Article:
Protect your business with a non-disclosure agreement

January 2, 2015 - Tags: Intellectual property

Are you looking for help bringing an invention to market? Are you seeking financial assistance from a potential investor? If so, you may have heard of, or are putting together, a non-disclosure agreement.

A non-disclosure agreement, also known as a NDA or confidentiality agreement, is intended to prevent an idea or technology from being stolen and copied. In today’s business climate there are several things that you may want to consider before presenting your potential partners with an NDA.

Do you need a non-disclosure agreement?

You may want to consider using a non-disclosure agreement if you are concerned that information may be shared with a competitor (either on purpose or accidentally). If you are considering licensing your intellectual property, a non-disclosure agreement will help safeguard your idea from potential copy-cat inventions. 

If you are looking for someone to invest in your product, you may find that some investors may be hesitant to sign a non-disclosure agreement. This is not because they intend to steal your idea and present it as their own, but more likely it is a question of time. Investors and venture capitalists may review many pitches each week and the extra paperwork may be seen as an unnecessary precaution. Your potential investor may even see an NDA as a deterrent to doing business with you. It may be wiser, or simply easier, not to share the portions of your idea or invention that may be vulnerable.

What should a well written NDA include?

You will want to define:

  • To whom the agreement applies: is it between an individual and a company or between two companies?
  • What is included and protected in the agreement that you draw up. Do you need to protect all aspects or are there specific details that you do not wish to share?
  • A time frame for the duration of your NDA. How long does the agreement last? You will want to allow enough time to realistically bring said product to market or to close the financial deal.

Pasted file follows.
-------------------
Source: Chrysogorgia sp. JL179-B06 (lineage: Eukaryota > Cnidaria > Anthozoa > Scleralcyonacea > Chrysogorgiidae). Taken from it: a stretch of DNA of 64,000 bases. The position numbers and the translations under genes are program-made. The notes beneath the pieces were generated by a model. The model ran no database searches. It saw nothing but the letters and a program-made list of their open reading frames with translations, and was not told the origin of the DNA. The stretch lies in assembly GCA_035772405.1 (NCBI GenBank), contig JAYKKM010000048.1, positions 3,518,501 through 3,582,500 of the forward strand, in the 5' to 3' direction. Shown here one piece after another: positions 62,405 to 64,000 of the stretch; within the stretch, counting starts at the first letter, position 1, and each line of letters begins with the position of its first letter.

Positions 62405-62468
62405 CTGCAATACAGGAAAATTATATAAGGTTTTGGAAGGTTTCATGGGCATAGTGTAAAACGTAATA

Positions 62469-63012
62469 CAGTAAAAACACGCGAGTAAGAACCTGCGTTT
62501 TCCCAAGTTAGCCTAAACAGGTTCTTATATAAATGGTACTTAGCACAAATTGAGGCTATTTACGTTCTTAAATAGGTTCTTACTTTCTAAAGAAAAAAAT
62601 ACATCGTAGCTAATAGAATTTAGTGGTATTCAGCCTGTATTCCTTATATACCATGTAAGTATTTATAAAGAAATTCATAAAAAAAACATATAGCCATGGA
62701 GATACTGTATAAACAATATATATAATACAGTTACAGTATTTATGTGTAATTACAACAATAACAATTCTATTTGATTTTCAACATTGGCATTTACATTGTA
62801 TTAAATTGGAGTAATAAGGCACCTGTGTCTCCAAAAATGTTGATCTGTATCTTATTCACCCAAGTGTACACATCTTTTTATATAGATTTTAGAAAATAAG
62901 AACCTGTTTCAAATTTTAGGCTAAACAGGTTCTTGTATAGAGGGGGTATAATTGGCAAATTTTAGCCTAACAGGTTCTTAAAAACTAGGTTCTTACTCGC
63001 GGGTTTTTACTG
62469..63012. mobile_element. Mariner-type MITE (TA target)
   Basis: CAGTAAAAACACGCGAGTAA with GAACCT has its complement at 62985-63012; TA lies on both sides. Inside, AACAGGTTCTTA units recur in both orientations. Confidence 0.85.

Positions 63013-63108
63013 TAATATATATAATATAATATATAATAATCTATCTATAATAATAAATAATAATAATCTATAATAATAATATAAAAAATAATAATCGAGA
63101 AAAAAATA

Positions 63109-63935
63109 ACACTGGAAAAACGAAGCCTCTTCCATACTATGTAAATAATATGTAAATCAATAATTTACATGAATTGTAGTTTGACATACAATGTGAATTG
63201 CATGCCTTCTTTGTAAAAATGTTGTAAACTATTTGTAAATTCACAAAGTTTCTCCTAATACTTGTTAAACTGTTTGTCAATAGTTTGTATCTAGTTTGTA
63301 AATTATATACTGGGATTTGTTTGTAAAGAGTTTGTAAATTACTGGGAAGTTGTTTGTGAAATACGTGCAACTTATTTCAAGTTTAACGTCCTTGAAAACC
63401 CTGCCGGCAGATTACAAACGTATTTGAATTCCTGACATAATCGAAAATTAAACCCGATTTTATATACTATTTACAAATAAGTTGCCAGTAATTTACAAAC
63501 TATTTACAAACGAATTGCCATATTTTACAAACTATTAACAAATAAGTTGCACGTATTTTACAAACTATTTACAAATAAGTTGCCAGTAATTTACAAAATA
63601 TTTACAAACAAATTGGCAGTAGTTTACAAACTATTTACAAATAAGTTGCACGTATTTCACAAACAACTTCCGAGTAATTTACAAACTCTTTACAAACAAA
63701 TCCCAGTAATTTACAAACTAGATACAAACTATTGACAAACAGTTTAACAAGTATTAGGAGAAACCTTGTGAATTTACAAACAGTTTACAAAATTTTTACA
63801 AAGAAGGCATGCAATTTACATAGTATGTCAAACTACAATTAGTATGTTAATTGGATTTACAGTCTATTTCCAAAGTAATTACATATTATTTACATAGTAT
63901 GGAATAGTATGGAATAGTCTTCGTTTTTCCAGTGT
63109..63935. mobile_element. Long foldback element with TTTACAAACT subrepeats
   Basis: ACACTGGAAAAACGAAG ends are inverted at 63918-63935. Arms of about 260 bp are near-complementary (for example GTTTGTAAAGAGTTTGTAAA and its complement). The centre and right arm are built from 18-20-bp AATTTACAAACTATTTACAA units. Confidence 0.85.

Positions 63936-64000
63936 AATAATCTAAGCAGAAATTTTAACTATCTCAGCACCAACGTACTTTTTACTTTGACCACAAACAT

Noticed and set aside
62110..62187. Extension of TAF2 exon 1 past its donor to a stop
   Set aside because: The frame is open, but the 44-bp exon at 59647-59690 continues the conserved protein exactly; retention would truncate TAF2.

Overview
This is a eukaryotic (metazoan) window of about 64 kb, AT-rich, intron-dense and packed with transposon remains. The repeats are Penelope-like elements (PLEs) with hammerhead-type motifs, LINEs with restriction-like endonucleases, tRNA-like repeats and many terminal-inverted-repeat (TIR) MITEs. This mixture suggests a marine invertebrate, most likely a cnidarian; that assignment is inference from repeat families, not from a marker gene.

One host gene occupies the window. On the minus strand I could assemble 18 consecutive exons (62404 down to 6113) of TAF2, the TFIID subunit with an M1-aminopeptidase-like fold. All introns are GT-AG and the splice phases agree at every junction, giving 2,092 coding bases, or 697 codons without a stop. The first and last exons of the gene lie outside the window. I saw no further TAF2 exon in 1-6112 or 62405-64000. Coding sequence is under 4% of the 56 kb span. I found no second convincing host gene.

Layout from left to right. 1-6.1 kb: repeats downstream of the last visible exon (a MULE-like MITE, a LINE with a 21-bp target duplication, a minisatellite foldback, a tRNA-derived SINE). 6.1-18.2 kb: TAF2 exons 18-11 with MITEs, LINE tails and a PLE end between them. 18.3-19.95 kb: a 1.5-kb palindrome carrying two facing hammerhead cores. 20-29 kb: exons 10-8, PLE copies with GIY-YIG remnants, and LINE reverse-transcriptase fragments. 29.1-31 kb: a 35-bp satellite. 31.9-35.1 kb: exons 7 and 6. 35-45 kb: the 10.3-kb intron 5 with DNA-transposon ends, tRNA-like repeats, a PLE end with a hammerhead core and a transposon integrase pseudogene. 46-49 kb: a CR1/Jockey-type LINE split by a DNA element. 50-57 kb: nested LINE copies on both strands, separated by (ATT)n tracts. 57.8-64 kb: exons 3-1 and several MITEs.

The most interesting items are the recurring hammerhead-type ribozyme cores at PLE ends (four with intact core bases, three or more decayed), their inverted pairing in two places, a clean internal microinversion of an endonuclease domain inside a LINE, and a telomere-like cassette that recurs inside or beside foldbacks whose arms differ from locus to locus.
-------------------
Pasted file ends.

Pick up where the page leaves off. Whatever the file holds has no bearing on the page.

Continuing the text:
• Where the agreements apply geographically — in Canada, North America, worldwide?

Additional tips when drafting a non-disclosure agreement:

Keep information on a USB key or on your own laptop — don’t email documents that you wish to protect.

Explore the internet for websites that may offer templates or examples of NDAs that may fit your particular business situation.

Be sure to discuss the use of a NDA with a legal professional, as it may be difficult or expensive to reinforce if not written properly.

For more information on developing your unique ideas, consult our sections on Copyright and Intellectual property and Innovation.


Posted by on February 23, 2015
It is wise that you are seeking to protect yourself. We suggest you contact a legal advisor for information on minors signing Non-Disclosure Agreements (NDA) or contracts.

Find a legal advisor and read more on legal issues for small business at

For more information on starting or growing a business in Canada, contact us at 1-888-576-4444 (TTY 1-800-457-8466).
Posted by I want to sign a NDA with a 16 year old. on February 22, 2015
I have an idea that I want developed into an iPhone app and a 16 year old fella has agreed to make it for me. Is he still legal bound by the NDA even though hes underage ? If so does he have any special abilities to render the agreement null for any reasons ?
Posted by on January 20, 2015
Hello Chou Chou

Non-disclosure agreements do apply to many types of business ideas or intellectual property. You may wish to discuss the possibility of an NDA for your idea with a registered agent, especially in the case of any new business models. If you are considering applying for a patent for an invention or blueprints, please explore the section about patents on the Canadian Intellectual Property Office website or contact its service centre for more information.

Good luck with your plans.
Posted by Chou Chou on January 17, 2015
Does any idea applies for the non-disclosure agreement? What if it's a new kind of business model and easy to copy and follow, can I apply for the NDA or even a patent? Thank you.
Posted by on January 8, 2015
Bonjour, Chryso.

Malheureusement, le Réseau Entreprises Canada n'offre pas de conseils juridiques. Cependant, pour toute question concernant la protection de votre propriété intellectuelle, vous pouvez communiquer directement avec L'Office de la propriété intellectuelle du Canada.

Nous espérons que ces renseignements vous seront utiles.

Bonne chance!
Posted by Chryso on January 7, 2015

Je n'ai pas les moyens pour protéger un nom pour mon invention et me demande si une simple lettre recommandée à force légale.
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